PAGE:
Beyond the Ethnic Aisle: 6 Vegan-Friendly US Brands Championing South Asian Culture
6 Mins Read
An increasing number of diaspora startups in the US are championing their South Asian heritage with offerings that pay homage to their culture while catering to a broad audience.
When I lived in the UK, my bedroom was always known as the spice market. I genuinely had more spices than clothes, stocked in big batches because they were never from my local supermarket. Instead, I’d always get them from India, filling an entire bag with all the spices every time I was travelling, alongside chips packets that I would find for five times the price in London, and Maggi. Because always, Maggi.
It’s a reality many South Asians will know of and relate to. Moving out of home to a new country is always a challenge, so it’s really helpful to have food – also known as instant happiness for many – that you’re familiar with and reminds you of home. Whether that’s homemade paranthas destined for the freezer, family recipes and condiments passed down multiple generations, or spices that we grew up around.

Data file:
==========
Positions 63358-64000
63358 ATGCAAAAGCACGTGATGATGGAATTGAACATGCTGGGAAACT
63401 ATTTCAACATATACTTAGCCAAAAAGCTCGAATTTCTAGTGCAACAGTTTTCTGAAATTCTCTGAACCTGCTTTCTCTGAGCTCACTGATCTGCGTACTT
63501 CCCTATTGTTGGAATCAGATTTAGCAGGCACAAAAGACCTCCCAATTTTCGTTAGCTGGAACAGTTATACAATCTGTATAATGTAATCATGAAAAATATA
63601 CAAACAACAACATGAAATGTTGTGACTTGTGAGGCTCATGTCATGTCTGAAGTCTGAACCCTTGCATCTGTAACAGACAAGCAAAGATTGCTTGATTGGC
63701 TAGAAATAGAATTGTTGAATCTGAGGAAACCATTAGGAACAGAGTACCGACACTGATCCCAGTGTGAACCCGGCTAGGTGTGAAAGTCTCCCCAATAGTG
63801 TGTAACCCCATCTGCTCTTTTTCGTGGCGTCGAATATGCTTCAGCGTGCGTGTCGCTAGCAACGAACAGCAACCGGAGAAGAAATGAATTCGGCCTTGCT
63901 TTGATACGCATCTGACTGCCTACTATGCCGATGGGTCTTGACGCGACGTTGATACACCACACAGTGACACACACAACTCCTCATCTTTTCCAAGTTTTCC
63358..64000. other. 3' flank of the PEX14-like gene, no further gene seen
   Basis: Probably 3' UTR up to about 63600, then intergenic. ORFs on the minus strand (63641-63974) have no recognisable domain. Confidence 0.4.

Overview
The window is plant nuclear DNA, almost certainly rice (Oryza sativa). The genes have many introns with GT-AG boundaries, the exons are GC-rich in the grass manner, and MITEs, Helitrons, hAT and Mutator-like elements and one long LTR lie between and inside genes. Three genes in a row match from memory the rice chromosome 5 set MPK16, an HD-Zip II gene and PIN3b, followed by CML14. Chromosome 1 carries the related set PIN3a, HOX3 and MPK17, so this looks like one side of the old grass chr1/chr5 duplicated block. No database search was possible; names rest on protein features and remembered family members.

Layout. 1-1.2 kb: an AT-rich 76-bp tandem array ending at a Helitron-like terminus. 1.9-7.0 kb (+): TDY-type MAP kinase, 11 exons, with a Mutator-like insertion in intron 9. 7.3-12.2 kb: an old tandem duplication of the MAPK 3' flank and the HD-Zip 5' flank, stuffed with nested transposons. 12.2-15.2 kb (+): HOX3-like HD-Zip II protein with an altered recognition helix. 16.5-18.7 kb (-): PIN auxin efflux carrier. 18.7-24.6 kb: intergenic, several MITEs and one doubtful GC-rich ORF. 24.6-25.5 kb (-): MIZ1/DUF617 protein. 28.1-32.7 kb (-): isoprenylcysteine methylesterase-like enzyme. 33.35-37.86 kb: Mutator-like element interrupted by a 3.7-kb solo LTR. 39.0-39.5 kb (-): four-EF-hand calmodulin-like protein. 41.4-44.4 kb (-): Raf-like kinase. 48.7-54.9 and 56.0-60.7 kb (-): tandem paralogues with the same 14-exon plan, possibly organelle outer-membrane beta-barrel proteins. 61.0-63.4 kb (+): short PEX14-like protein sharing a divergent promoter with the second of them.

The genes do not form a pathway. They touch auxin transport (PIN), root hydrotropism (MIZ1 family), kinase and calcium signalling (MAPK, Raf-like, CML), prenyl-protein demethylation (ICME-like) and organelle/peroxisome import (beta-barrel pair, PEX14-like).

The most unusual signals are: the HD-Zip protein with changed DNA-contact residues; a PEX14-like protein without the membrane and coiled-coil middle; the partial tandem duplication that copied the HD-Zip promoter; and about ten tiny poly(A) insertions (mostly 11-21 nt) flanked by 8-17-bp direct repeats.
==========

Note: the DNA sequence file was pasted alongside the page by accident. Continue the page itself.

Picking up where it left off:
In the US, there’s now a plethora of brands catering to people like this, alongside citizens of South Asian heritage and the wider American population, sharing a taste of the subcontinent’s best offerings and entrepreneurial talent.
Here are some of the trailblazing US brands championing South Asian culture (shoutout to culture magazine The Juggernaut, a media platform dedicated to stories and news about the South Asian diaspora that showcases many of these startups):
Since we’re talking about spices, Diaspora Co. is a company I would have loved to have in the UK. Founded in 2017 by then-23-year-old Indian expat Sana Javeri Kadri, it sources single-origin spices straight from India and Sri Lanka, paying farmers four times the commodity price on average. It’s an elevated experience for South Asian cuisine fanatics – almost what I’d call specialty spice – with everything from ground varieties and whole spices to dried chillies, jaggery and tea.
Diaspora Co. also sells merch and accessories like chai caddies and masala dabbas (spice boxes found in every Indian kitchen), alongside gorgeously illustrated, bright tins of proprietary spice blends. Each individual spice has tasting notes and details about the harvest year and origin too. Plus, there’s a really neat Build Your Own Spice Shelf feature to personalise your rack.